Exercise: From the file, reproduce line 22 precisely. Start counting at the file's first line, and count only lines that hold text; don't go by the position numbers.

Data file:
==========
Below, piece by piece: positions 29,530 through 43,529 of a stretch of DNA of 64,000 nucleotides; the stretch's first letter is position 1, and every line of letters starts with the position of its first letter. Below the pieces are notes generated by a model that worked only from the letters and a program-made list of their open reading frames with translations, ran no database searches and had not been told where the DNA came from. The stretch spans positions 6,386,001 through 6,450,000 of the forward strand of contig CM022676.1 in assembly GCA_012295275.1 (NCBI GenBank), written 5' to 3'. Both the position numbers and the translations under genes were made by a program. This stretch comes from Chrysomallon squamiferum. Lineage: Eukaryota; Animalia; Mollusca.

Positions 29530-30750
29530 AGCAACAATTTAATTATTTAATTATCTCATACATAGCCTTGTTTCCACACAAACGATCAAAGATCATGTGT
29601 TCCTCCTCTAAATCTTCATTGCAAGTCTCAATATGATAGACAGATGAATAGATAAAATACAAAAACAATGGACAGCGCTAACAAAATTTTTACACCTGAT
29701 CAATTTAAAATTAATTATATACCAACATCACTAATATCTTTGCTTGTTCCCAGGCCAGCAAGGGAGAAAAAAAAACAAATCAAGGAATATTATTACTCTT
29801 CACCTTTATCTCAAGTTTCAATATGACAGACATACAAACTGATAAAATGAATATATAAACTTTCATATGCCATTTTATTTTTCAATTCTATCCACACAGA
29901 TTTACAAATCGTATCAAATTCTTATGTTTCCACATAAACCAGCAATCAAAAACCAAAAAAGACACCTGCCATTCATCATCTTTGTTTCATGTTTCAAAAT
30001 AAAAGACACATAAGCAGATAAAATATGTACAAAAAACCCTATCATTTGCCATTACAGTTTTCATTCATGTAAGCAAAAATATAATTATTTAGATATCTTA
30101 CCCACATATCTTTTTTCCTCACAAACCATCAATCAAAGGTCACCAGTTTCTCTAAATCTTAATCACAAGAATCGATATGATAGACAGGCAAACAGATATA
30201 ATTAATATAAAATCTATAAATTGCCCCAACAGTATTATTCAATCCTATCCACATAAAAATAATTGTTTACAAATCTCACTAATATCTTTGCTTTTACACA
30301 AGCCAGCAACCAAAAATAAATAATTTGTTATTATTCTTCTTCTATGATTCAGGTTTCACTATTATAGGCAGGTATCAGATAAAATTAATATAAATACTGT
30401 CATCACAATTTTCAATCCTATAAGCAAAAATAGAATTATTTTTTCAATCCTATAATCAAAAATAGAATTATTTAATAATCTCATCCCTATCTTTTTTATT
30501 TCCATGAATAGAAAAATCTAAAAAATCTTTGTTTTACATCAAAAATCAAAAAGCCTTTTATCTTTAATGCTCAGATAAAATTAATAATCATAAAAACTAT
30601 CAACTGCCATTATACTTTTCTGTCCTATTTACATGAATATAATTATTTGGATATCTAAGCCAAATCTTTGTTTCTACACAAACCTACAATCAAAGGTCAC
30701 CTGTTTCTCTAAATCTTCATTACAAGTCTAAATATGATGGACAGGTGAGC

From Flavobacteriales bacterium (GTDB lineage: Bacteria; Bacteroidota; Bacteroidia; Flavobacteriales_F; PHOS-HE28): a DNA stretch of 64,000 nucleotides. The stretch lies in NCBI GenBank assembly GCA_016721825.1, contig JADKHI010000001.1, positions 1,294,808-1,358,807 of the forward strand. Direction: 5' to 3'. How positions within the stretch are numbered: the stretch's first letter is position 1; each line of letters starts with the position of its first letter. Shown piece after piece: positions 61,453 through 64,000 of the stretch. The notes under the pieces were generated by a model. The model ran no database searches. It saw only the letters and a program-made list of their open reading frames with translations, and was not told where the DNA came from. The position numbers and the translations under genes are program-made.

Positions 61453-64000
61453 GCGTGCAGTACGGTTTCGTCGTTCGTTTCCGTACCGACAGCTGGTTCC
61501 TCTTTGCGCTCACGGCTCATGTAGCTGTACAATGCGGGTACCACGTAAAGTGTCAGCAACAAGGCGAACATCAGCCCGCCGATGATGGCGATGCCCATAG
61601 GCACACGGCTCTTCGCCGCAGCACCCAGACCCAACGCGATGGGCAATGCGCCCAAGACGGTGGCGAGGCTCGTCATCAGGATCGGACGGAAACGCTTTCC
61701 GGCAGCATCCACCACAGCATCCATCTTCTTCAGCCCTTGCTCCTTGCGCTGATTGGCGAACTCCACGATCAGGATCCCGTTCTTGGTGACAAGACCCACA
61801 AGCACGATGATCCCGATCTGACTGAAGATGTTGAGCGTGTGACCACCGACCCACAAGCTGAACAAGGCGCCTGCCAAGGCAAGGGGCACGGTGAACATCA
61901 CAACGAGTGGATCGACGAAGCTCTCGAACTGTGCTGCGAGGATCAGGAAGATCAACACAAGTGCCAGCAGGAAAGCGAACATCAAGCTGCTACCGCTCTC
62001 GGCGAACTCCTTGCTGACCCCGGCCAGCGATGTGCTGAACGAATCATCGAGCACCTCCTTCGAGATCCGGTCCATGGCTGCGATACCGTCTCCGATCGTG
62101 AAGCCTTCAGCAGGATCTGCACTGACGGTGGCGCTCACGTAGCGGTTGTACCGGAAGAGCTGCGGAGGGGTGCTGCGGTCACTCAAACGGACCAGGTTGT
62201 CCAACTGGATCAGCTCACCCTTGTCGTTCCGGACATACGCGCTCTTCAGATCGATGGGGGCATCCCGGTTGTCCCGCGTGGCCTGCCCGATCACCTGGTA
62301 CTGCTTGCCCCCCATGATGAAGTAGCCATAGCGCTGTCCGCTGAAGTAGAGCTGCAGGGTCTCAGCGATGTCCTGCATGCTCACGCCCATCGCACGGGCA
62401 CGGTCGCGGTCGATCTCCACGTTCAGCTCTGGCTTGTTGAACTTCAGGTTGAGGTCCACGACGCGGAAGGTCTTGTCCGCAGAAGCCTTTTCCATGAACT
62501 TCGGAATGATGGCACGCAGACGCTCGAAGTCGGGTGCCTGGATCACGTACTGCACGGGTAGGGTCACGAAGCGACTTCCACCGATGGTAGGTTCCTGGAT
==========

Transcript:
61801 AGCACGATGATCCCGATCTGACTGAAGATGTTGAGCGTGTGACCACCGACCCACAAGCTGAACAAGGCGCCTGCCAAGGCAAGGGGCACGGTGAACATCA